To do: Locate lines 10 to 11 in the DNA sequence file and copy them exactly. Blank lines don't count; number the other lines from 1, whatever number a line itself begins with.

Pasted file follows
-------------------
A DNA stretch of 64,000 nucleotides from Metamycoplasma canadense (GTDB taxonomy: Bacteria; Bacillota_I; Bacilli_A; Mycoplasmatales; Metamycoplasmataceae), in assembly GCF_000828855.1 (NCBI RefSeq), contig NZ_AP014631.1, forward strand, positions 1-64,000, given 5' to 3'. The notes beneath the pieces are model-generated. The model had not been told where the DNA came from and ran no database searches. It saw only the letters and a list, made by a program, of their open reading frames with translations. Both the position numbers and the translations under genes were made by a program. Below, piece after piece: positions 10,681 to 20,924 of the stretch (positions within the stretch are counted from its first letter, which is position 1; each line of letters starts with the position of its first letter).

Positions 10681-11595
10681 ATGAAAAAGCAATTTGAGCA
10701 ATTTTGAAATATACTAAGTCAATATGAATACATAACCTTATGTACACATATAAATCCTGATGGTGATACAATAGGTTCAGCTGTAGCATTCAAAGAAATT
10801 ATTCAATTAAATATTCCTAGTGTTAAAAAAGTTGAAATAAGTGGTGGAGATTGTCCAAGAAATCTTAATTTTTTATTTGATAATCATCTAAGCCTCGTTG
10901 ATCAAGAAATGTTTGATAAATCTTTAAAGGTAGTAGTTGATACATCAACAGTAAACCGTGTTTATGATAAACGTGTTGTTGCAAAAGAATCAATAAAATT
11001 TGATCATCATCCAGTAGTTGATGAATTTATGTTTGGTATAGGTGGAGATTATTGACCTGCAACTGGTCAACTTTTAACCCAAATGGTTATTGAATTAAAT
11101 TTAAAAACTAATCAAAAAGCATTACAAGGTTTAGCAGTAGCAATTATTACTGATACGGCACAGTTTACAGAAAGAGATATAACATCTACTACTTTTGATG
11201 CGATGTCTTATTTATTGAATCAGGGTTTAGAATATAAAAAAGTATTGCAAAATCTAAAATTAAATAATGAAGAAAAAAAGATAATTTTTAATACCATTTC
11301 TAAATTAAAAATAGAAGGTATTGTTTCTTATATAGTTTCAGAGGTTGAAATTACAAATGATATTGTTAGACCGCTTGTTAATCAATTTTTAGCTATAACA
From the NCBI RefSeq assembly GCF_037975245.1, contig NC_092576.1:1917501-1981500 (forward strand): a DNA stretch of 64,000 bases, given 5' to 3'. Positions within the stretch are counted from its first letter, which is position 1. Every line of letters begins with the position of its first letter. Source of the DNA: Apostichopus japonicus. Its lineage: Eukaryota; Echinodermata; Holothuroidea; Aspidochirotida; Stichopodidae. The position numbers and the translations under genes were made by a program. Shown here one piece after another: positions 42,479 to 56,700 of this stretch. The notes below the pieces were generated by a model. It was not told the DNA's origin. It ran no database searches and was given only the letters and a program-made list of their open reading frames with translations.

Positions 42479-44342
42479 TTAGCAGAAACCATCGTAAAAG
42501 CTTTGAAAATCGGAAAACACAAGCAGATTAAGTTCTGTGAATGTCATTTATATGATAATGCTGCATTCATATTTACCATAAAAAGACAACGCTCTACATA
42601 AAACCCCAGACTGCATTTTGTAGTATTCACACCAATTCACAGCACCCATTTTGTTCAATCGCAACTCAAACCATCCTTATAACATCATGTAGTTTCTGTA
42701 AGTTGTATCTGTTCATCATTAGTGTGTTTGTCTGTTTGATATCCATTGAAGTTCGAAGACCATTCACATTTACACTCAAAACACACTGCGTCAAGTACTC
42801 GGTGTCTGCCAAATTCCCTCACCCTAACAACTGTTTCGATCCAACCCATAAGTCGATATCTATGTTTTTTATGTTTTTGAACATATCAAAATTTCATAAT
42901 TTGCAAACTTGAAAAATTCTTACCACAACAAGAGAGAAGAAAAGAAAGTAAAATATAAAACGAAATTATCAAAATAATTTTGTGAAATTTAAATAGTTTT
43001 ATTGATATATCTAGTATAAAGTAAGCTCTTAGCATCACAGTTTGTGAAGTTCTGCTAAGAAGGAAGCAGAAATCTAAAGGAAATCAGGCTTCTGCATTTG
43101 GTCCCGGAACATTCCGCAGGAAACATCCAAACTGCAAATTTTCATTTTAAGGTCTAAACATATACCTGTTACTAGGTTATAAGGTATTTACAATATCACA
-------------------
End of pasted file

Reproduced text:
11301 TAAATTAAAAATAGAAGGTATTGTTTCTTATATAGTTTCAGAGGTTGAAATTACAAATGATATTGTTAGACCGCTTGTTAATCAATTTTTAGCTATAACA
From the NCBI RefSeq assembly GCF_037975245.1, contig NC_092576.1:1917501-1981500 (forward strand): a DNA stretch of 64,000 bases, given 5' to 3'. Positions within the stretch are counted from its first letter, which is position 1. Every line of letters begins with the position of its first letter. Source of the DNA: Apostichopus japonicus. Its lineage: Eukaryota; Echinodermata; Holothuroidea; Aspidochirotida; Stichopodidae. The position numbers and the translations under genes were made by a program. Shown here one piece after another: positions 42,479 to 56,700 of this stretch. The notes below the pieces were generated by a model. It was not told the DNA's origin. It ran no database searches and was given only the letters and a program-made list of their open reading frames with translations.